Why is there no religion in which you believe in god, but without both worlds interfering.

I agree with pretty much everything I've seen Vivekananda say. He's brilliant. However, like James he was often speaking in ways tailored to his audience and therefore context is really important. So in this passage Vivekananda is talking about astrology. I imagine if interviewed today he'd say similar things about caste -If my life can be disturbed by caste expectations, it isn't worth a cent.

But when he says to make your own fate, he isn't speaking to a person identified with the Witness. He's speaking to people who feel pulled around by fate, that is, people who feel in bondage. He's trying to rally their rajasic qualities so they strive to be better. That he's talking to people-in-bodies is evident from one of the following lines: "If a star disturbs my life, it would not be worth a cent. You will find that astrology and all these mystical things are generally signs of a weak mind; therefore as soon as they are becoming prominent in our minds, we should see a physician, take good food and rest."

In the same way, interestingly, Krishna's advice to Arjuna is very much in the context of advice to a novice. He proves he is not ready for realization when he asks Vishnu to take on his familiar form as Krishna after the vision. Arjuna is not looking for realization, he is disturbed by his aversion to his caste dharma. I would not say that he is aware of reality making him do things - the opposite is true, he thinks that he must personally decide to go through with fighting, and take responsibility for that choice, in order to proceed. He does not want to be the one to make that choice. So it is possible that Krishna's advice would be different in a different context. But for Arjuna, it's "Don't worry about your aversion! I'm handling all of this. What choice can you make? Either you fight and I reward you or you don't and I ruin you." He tells Arjuna that if he fails to fulfil his role, he will lose the war for his family, he will be ridiculed, etc. So he is not allowing for Arjuna to forge his own identity as a monk or whatever at this point. He's warning him that that is not how it works.

But once the mind is strong, my money is on Vivekananda advising first selfless action to purify the mind, and then if questions remain, analysis in pursuit of the Self - that is, karma yoga and jnana yoga.

Personally, I grew up in the suburbs and come from a place of depression, dissociation, self-harm and apathy. Learning about the Void in Buddhism felt like an invitation to suicide, for me. These tendencies are not really helped by a world-denying philosophy. But if this mind is real, then by abusing myself I am not merely wasting time with a delusion. I am also actively altering my mind's structure (i.e. the samskaras that run my body) so that I am more likely to resonate with objects that cause me to either harden these particular tendencies or correct them. E.g., Arjuna had a choice to identify further with the body (by running away) or to get over that identification and act, even in the face of death. In my view this is what free will consists in - the choice of repeating mistakes or of correcting them. To do this I have to give some credence to the idea that I have some agency to effect change in the part of the world that is my mind, and also realize that because of my own personal history, the things that I find myself interacting with in the world might be really unpleasant for me until I get over my hang-ups.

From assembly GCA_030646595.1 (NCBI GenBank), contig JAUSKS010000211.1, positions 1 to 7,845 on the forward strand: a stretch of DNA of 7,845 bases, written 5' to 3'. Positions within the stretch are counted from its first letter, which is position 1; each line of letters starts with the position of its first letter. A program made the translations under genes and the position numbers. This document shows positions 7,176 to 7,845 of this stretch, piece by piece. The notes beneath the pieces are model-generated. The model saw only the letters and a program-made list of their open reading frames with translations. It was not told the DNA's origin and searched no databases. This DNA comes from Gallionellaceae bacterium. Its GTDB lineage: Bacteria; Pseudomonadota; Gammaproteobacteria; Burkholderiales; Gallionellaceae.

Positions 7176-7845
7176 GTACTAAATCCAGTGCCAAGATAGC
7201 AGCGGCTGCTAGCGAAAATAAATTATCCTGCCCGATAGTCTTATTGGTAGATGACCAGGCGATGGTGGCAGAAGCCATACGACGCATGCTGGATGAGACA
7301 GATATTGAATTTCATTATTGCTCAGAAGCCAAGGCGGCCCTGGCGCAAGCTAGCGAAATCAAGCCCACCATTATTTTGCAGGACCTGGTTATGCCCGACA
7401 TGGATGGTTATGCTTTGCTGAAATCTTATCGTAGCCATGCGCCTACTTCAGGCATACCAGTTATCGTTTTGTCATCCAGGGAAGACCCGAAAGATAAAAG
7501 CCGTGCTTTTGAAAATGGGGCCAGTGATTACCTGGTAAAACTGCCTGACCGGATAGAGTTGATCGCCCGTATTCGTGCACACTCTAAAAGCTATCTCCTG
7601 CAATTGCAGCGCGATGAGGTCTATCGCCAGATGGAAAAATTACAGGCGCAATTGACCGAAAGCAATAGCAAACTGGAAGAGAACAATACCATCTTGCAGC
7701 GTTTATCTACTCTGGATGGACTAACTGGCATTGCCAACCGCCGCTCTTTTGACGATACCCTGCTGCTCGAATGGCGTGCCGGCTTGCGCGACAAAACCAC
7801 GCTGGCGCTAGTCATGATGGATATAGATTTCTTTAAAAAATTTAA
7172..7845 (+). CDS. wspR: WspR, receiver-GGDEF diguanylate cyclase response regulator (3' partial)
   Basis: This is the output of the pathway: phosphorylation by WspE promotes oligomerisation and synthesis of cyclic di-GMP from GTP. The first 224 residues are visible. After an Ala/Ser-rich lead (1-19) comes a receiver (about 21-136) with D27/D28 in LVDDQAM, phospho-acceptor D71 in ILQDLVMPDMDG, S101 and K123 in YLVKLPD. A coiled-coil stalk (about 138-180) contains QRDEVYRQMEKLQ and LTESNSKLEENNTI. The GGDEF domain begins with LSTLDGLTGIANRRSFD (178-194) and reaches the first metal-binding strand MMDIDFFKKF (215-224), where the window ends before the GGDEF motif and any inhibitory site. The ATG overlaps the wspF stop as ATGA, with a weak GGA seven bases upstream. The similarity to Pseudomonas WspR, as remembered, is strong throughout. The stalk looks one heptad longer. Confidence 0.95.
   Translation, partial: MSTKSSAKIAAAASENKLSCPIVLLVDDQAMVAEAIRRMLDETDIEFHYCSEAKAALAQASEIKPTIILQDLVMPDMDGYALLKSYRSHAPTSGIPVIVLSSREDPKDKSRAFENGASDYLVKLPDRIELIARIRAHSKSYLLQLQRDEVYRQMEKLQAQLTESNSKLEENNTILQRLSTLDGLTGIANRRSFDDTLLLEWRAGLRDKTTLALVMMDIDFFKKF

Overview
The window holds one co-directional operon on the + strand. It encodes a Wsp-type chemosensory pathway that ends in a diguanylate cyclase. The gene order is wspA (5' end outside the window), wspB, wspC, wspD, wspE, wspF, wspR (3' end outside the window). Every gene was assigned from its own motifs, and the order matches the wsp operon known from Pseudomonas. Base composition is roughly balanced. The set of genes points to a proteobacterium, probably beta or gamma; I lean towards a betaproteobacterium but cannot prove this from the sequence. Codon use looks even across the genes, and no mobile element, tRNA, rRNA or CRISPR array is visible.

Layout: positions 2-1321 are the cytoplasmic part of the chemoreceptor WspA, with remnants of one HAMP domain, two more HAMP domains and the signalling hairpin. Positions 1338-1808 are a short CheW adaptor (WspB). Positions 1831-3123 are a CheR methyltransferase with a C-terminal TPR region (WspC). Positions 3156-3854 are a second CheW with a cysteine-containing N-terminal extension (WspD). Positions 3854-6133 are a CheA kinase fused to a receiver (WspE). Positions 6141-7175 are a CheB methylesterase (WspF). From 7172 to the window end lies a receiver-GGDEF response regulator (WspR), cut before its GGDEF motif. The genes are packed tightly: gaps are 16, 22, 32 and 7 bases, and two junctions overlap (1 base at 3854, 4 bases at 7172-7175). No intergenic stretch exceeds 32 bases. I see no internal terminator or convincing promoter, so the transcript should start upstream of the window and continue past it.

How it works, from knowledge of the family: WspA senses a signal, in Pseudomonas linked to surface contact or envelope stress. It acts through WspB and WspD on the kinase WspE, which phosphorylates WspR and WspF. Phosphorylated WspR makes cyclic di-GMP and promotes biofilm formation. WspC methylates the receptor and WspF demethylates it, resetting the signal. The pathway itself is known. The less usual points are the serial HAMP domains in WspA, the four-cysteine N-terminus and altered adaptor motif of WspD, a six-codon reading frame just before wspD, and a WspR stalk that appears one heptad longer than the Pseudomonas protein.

At the same time, my agency is limited- because I am a real mind with real structures that really affect and are effected by my perception of the world, I am not an unbiased Witness. Therefore I'm working with a distorted (one might say delusive) view of Reality. By extrapolation, I know that other people are not unbiased, either. We are all delusive to some extent. Someone who is telling me he is unbiased is a charlatan or a fool - in any case he's giving me an opportunity to dispel whatever habits of unfounded trust in words I might have. (In the Bhagavad-Gita, Krishna teaches that even realized souls on Earth are functioning off the exhaustion of their prarabdha karma, which is left over from a prior manifestation, before realization. So even a jivanmukta lives a life that is influenced by his samskaras pre-realization.)

Brahman is totally impersonal. The gains we make in spiritual life have nothing to do with Brahman, they have to do with our building up habits that let us attract and be attracted to the particular phenomena of our spiritual lives (e.g. devas and a chosen deity, worship, simple living, vegetarianism, etc). What this means is that even spiritual life is interaction with the world. By this same logic, the spiritual life is brought into awareness by the desires of the aspirant. So it becomes an object of desire, is distorted, and leads to entanglement and away from realization. This can result in deeply alienating some people (who have been hurt in these settings) and opening many doors for scandal and loss of faith in institutions, and that's not something I want to be a part of. It is basically impossible for something built up so much by the ego as the 'right' spiritual life to not result in serious disillusionment and disappointment down the road, because we are on Earth. I just want to practice in private and to see love and awareness connecting all things. Does this make any sense? (:

(I ran out of room for American Pragmatism. Start with William James. Then Peirce if you like him. Then John Dewey.)

/r/askphilosophy Thread